20 years of Fish, Wildlife & Parks.
If there’s anything the year 2020 has reminded us so far, it’s that life is more complicated than it used to be.
The past 20 years in southwest Montana have brought new opportunities and challenges as the pulse of a growing community continues to change how we use the landscape. More people are coming to this part of the world in recognition of what it has to offer: breathtaking views, winding rivers, secluded trails, powdery snow, and diverse wildlife.
Community growth poses significant obstacles for conserving wildlife and wild places. But in many ways, support for protecting those resources has been strengthened. That’s illustrated through successes like a new conservation easement in the Bridger foothills, protecting prime land for wintering mule deer and hunter access. With broad support, Montana Fish, Wildlife & Parks (FWP) has also added acres to the Wall Creek, Fleecer Mountain, and Mt. Haggin wildlife-management areas, securing more prime habitat for wildlife and opportunities for wildlife enthusiasts.
In addition, FWP has expanded its research on wildlife migrations, an effort that has brought conservation groups, landowners, and resource-management agencies together to keep historical migrations alive. Community work in the Madison Valley, for example, has identified migration corridors for pronghorn and addressed problematic fences to remove barriers in their seasonal journey.
We’ve seen similar successes in stream- and fish-habitat restoration in places like Big Creek in Park County, Duck Creek in Gallatin County, and South Meadow Creek in Madison County. Efforts have continued to strengthen key fish populations everywhere, especially at-risk native species. Boaters and other water-based recreationists have helped keep Montana’s waters free of quagga mussels and many other destructive invasive species.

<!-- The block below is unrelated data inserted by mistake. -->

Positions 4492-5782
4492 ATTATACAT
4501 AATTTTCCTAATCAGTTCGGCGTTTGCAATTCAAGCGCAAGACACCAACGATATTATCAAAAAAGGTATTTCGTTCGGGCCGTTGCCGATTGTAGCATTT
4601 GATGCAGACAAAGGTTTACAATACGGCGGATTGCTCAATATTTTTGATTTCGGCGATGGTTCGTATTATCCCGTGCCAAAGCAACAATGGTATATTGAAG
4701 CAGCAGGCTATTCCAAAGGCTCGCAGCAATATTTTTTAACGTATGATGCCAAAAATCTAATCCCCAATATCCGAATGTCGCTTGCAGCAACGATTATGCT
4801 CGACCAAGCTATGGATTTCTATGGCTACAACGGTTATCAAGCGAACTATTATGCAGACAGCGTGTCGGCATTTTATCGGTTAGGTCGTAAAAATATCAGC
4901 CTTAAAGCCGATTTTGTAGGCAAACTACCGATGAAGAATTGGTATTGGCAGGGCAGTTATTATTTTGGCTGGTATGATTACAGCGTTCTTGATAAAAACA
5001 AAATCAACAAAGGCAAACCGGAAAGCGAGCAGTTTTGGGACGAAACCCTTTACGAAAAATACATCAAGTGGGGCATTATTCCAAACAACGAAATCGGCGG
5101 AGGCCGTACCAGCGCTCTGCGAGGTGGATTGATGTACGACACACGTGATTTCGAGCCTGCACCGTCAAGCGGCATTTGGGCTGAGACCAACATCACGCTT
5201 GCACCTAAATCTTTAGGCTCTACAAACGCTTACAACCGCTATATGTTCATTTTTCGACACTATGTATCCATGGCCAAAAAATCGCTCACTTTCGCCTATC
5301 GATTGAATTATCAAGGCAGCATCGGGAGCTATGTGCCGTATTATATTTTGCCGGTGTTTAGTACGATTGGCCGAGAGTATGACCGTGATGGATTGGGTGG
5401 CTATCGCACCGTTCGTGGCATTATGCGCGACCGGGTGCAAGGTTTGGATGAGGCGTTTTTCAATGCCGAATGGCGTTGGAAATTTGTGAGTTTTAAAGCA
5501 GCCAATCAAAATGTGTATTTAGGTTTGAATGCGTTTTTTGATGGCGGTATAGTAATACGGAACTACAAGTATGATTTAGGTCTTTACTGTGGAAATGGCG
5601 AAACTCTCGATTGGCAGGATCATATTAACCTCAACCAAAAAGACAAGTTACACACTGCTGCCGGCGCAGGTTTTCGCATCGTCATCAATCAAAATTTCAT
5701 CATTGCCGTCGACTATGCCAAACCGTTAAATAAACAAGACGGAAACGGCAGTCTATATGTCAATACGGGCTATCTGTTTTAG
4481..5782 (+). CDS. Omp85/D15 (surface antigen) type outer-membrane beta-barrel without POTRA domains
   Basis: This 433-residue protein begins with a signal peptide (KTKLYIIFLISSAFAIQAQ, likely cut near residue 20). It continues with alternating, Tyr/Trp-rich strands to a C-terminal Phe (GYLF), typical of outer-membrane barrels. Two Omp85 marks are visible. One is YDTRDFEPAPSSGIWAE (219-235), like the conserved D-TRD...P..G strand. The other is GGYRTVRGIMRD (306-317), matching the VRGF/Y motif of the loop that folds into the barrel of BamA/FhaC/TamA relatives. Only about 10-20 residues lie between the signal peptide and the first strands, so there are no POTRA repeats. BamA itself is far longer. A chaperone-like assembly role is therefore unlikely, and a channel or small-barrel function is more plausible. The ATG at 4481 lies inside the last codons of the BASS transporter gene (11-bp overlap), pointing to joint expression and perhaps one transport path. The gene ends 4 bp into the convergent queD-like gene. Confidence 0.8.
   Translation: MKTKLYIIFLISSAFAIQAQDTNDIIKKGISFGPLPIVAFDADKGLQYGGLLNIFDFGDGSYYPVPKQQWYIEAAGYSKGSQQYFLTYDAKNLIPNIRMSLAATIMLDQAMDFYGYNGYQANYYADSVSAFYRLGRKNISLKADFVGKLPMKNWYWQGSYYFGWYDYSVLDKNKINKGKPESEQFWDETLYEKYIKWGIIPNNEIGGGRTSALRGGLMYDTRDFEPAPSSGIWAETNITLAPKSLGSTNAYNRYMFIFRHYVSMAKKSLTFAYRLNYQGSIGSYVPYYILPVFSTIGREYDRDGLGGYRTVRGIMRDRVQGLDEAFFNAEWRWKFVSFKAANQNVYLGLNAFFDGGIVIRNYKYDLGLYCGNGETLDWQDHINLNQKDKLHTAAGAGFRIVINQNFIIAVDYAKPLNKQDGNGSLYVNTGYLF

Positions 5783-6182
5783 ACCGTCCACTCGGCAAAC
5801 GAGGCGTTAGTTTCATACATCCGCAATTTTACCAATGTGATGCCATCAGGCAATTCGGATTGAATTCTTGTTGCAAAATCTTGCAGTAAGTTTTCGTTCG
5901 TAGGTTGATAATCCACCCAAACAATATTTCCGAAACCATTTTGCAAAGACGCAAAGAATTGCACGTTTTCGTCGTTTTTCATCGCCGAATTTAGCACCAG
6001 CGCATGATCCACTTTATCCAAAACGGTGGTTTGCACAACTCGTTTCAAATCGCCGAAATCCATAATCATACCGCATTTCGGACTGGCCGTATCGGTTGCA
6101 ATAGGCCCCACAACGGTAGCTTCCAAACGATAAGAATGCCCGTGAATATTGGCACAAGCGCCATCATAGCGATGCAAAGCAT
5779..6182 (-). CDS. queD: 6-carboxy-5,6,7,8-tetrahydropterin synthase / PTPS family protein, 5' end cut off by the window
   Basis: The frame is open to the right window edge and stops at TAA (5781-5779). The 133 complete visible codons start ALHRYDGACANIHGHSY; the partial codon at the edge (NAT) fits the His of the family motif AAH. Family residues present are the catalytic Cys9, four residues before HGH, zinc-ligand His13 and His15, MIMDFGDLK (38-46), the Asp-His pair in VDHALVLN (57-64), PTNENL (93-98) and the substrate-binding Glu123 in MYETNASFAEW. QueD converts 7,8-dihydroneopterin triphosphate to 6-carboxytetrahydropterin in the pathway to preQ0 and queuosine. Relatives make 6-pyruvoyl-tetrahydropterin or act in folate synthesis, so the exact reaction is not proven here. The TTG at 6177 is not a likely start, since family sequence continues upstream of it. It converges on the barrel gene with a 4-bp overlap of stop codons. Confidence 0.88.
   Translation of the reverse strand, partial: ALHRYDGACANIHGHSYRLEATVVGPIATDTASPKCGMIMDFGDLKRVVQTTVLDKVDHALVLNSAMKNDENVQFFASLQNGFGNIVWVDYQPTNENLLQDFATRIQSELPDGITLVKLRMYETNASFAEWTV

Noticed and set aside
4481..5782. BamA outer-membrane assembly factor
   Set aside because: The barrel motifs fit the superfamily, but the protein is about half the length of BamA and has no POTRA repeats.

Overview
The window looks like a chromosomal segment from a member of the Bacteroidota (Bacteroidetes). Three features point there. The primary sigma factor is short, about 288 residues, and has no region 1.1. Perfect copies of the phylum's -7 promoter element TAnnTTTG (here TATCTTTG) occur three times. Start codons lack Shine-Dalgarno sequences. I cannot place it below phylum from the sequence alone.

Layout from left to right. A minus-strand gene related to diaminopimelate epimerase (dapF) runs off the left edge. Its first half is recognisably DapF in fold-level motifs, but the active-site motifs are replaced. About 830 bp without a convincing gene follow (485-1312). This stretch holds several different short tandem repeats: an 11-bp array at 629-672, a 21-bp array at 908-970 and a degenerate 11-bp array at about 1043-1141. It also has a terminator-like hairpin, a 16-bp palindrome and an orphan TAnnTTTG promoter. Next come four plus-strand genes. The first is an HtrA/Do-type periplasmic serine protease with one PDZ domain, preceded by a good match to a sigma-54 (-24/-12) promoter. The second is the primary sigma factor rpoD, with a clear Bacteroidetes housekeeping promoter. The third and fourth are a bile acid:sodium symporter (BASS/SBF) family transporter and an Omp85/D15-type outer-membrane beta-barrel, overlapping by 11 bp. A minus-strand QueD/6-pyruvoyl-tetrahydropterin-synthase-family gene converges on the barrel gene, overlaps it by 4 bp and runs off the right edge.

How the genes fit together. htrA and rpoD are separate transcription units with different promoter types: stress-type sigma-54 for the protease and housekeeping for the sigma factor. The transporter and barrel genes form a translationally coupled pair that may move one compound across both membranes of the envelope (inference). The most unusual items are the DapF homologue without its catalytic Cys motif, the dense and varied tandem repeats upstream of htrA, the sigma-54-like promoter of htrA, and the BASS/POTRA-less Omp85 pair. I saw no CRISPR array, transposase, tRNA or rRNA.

Grizzly bears in the Greater Yellowstone Ecosystem have expanded beyond their recovery zone, thanks to extensive interagency partnerships. Recreationists of all trades are becoming more “bear aware” than ever before.
As we look forward to the next 20 years, our healthy coexistence with wildlife depends on everyone. Wildlife watchers, ranchers, hikers, hunters, mountain bikers, anglers, farmers, skiers, paragliders, photographers—we all have a part to play, because the outside is in us all.
No matter your method of travel, something as simple as staying on an established trail benefits wildlife in a host of ways. It prevents soil compaction in surrounding plant communities and curbs the spread of weeds that threaten healthy ecosystems. It reduces stress for wildlife by avoiding surprise encounters with people or pets in places and times of year when wildlife are most vulnerable.
Recreating responsibly will always be a part of the conservation puzzle, alongside securing wildlife attractants at home, considerate residential development, wildlife-friendly fencing, science-based management decisions, and community collaboration.
Let’s make the next 20 years great for Montana and its wildlife.
Morgan Jacobsen in the Region 3 information officer for Montana Fish, Wildlife & Parks.